Scenario: You are driving down the highway on a long road trip. The speed limit is 70 miles per hour, but knowing the chances of getting ticketed are slim, you push it up to about 73. Going around a long curve you are passed by another driver doing at least 85mph, which makes you mad. Then, at the end of the curve you see a police officer who pulls you both over and gives both of you a ticket.
Question: How do you respond?
If you are anything like me, you get really upset because you clearly weren’t speeding like that guy was speeding. He obviously deserved a ticket, but we were barely going over the speed limit. The cop could have let us off with a warning.
The thing is, in our minds we have a skewed sense of what’s “fair,” that in reality leans toward our own benefit. We certainly think the other guy should get a ticket for his obvious speeding, yet, although we were intentionally going over the speed limit, we don’t think we should get the ticket because we were barely breaking the law. It’s “guilt by comparison.”
The reality is that too many of us expect that same version of justice when it comes to our faith. We think that the judgement of God towards sin will be slanted in our favor because although we do struggle with minor sins, it isn’t like we’ve killed anyone. Since most of us live our lives only barely breaking God’s laws, and on that day there will be so many people at the judgement seat who have done way worse that we did, it is only fair that God punish them and not us.
Deep down we really want God to be like that police officer who we can negotiate with and get off with a warning. However God’s judgement on humanity must be seen more like that of a judge in the courtroom rather than the cop who may let you off because you weren’t doing too much over the speed limit.
I remember one time in High School when I got a ticket for not stopping behind a stop sign. I did stop, but it was about 10 feet after the sign. I even had good reason, too. It was late at night and I was on a road coming out of the pasture. Had I stopped behind the sign, I would not be able to see traffic coming from either direction due to the brush that extended all the way to the road. So, instead of stopping at the sign, I stopped at the roadside so that I could actually see traffic. To my dismay, though, I stopped at the roadside right as a police officer passed and who quickly turned back to give me a ticket. Because I didn’t have the skill to talk my way out of it, I had to go see the a local judge.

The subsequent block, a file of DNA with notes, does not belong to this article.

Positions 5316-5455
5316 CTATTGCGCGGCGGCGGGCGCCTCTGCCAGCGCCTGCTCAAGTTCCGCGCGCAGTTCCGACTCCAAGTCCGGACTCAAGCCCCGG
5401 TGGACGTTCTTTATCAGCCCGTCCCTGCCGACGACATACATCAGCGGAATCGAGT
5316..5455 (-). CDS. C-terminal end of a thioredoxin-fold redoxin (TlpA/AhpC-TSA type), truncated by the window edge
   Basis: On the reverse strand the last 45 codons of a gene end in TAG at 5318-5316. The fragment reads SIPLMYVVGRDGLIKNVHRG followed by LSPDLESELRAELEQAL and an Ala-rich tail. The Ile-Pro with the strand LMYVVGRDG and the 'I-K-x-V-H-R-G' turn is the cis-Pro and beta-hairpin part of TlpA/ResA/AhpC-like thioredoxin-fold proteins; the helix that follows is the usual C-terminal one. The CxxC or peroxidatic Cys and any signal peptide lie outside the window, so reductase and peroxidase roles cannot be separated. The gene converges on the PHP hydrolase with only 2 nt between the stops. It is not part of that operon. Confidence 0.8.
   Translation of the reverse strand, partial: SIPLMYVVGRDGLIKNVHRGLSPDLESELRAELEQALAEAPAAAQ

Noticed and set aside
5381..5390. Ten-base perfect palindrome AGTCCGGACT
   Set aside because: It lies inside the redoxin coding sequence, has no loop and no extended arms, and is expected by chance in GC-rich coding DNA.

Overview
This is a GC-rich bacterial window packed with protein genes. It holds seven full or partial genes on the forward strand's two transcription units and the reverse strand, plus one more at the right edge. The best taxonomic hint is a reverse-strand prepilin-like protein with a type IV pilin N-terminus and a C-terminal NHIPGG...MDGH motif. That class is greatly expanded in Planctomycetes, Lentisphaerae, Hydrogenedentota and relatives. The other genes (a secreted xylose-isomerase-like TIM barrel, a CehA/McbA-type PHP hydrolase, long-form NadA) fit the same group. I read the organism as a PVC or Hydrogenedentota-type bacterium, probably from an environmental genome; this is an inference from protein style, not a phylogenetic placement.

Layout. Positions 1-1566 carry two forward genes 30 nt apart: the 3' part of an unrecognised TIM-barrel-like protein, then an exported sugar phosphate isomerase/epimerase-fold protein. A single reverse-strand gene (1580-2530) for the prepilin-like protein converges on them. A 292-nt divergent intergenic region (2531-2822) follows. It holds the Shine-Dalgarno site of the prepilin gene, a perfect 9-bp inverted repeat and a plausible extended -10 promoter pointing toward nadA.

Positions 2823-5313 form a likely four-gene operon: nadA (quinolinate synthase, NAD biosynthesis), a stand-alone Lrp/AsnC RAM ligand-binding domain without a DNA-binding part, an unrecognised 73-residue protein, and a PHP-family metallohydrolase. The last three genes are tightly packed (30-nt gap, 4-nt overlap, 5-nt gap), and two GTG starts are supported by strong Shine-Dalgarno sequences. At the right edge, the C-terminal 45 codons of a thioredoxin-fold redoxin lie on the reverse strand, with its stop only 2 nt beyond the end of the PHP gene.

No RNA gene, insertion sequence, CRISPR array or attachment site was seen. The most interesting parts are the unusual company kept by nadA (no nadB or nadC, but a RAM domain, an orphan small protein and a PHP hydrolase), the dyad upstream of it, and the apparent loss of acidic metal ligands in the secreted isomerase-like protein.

I thought that surely once the judge heard my side of the story that I would be let off, but that isn’t how things work in court. The judge only had one question for me. Did you stop behind the stop sign like the law requires. “No, but…” I was cut off. The judge didn’t care about my “but” once I had admitted to breaking the law.
God’s judgement will be the same. Did you keep my commandments? “No, but…” It won’t matter what we have to say next. If you break the law, the justice of God demands punishment.
The scariest part of this is that the Bible makes clear that everyone is guilty of breaking the law, and deserves the wrath of God. You can’t negotiate your way out of this. You can’t compare yourself with others to try and prove you aren’t as guilty as they are. It won’t matter. You can’t talk your way out of this ticket. You have sinned against God, and He will see to the punishment.
The good news is, though, that God is a God of mercy and He doesn’t want to punish all of humanity. He wants to show grace and offer forgiveness of sin. The problem is that the law requires punishment for the crimes committed?
That’s where the story of Jesus comes in. In order for God to meet the demands of the law, while also offering forgiveness of sins, He came into humanity and bore the punishment of our sins for us. That is why Jesus died on the cross, and that is the only “legal” way we have of finding forgiveness in the eyes of God’s law.
Most people don’t think they need a Savior, which is usually an issue of pride. They tend to think that they are decent people and that God will overlook their sin as long as the morality scales lean more toward good than bad. The problem is, they are judging this by what they judge is fair, instead of what the judge says is “legal.”
What you need to know is that it doesn’t matter how far over the line you cross into sin, the punishment is the same – death and eternal separation from God in hell. Either you will face that punishment yourself, or you will accept Jesus as your Savior who paid the ransom for your guilt when He died on the cross.
There will be no morally good people receiving eternal life, only redeemed ones. What will be your plea when you stand before the Judge of Creation? “Forgiven in Christ,” or “Guilty as charged?”